WILLIAM BLACK: Well, on financial matters, Jack Lew has been a failure of pretty epic proportions, and he gets promoted precisely because he is willing to be a failure and is so useful to Wall Street interests. So, you’ve mentioned two of the things in terms of the most important and most destructive deregulation under President Clinton by statute. But he was also there for much of the deregulation by rule, and a strong proponent of it, and he was there for much of the cutting of staff. For example, the FDIC, the Federal Deposit Insurance Corporation, lost three-quarters of its staff, and that huge loss began under Clinton. And the whole reinventing government, Lew was a strong supporter of that. And, for example, we were taught—instructed by Washington that we were to refer to banks as our "clients" in our role as regulators and to think of them as clients.

He goes from there to Wall Street, where he was a complete failure. You noted that part of what Citicorp did was bet that housing would fall. That was actually one of their winning bets. But they actually made a bunch of losing bets, as well. And the unit that he was heading would have not been permissible but for the deregulation of getting rid of Glass-Steagall under President Clinton. And you saw, as an example of Citicorp, why we shouldn’t be doing this. Why would we create a federal subsidy where all of us, through the U.S. government, are on the hook for Citicorp’s gambling on financial derivatives for its own account, you know, running a casino operation? That makes absolutely no public policy sense.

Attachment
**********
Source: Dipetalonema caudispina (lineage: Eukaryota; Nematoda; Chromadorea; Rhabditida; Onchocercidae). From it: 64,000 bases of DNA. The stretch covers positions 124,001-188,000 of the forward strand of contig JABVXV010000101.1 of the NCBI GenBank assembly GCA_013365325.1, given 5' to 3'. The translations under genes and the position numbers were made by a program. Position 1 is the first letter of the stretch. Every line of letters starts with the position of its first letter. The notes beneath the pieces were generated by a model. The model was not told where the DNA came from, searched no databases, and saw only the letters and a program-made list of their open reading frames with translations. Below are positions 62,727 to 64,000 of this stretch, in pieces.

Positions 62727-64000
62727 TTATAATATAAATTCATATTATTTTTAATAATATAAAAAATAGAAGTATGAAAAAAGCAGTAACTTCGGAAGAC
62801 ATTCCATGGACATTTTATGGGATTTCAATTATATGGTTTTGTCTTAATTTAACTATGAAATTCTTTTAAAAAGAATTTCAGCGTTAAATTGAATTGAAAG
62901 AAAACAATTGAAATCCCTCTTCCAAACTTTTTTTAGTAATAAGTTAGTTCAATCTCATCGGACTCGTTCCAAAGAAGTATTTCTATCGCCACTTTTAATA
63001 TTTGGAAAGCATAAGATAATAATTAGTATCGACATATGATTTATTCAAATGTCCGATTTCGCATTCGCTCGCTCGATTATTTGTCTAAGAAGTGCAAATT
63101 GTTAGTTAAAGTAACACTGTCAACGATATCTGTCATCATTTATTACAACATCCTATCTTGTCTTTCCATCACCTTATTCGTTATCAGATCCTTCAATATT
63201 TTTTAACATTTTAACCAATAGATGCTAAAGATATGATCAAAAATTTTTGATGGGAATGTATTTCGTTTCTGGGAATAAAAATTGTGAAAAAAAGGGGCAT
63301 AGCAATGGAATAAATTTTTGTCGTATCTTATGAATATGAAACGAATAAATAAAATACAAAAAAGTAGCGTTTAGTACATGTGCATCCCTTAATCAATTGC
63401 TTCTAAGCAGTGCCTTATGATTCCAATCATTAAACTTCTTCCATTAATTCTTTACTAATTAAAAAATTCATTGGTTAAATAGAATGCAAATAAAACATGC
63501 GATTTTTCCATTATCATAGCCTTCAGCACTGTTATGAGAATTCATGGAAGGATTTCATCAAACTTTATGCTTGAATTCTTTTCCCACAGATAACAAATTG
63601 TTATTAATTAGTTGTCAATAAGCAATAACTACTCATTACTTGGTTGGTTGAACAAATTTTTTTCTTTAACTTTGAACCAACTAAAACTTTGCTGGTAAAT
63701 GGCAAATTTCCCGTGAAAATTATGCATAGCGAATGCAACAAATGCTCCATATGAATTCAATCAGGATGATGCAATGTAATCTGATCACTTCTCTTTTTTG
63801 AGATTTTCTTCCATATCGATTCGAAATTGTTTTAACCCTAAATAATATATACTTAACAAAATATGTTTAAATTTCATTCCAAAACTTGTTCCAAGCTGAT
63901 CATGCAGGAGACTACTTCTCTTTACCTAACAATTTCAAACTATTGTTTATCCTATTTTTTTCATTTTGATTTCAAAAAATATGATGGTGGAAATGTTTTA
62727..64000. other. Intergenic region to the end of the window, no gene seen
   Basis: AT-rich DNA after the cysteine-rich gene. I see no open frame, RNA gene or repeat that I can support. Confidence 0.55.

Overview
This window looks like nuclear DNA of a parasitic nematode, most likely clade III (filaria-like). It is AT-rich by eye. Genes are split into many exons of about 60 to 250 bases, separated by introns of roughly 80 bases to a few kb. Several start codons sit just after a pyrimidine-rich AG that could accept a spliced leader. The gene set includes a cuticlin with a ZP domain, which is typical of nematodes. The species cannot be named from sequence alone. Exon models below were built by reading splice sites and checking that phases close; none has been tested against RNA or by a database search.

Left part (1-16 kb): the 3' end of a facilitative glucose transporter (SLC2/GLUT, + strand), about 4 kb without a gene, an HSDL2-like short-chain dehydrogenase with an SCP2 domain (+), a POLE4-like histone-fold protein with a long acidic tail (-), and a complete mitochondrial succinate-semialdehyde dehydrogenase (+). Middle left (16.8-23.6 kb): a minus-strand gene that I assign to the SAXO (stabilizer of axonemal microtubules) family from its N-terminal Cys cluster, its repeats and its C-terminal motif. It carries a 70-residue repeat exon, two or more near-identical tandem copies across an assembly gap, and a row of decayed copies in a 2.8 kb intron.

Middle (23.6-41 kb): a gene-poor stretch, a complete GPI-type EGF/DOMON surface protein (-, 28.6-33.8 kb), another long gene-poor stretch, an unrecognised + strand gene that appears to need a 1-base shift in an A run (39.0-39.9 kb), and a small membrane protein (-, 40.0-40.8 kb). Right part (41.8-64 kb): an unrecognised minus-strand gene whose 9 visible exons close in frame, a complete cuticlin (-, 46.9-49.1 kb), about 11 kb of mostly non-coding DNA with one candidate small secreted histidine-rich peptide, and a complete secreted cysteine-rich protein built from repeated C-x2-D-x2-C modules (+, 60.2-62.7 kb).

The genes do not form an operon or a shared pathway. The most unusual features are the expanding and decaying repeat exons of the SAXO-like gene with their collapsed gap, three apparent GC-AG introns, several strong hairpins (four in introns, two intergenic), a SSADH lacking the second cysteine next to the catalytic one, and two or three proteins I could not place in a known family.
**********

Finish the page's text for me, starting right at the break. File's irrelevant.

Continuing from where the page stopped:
Then he comes into the Obama administration, and he was disastrously wrong. He tried very hard to impose austerity on the United States back in 2011, which is—he wanted, you know, the European strategy, which has pushed the eurozone back into recession, and Spain, Greece and Italy into Great Depression levels of unemployment.

And this is the guy, after all of these failures, who also is intellectually dishonest. He will not own up to his role and deregulation’s role and de-supervision’s role in producing this crisis—and not just this crisis, but the Enron-era crisis and the savings-and-loan debacle.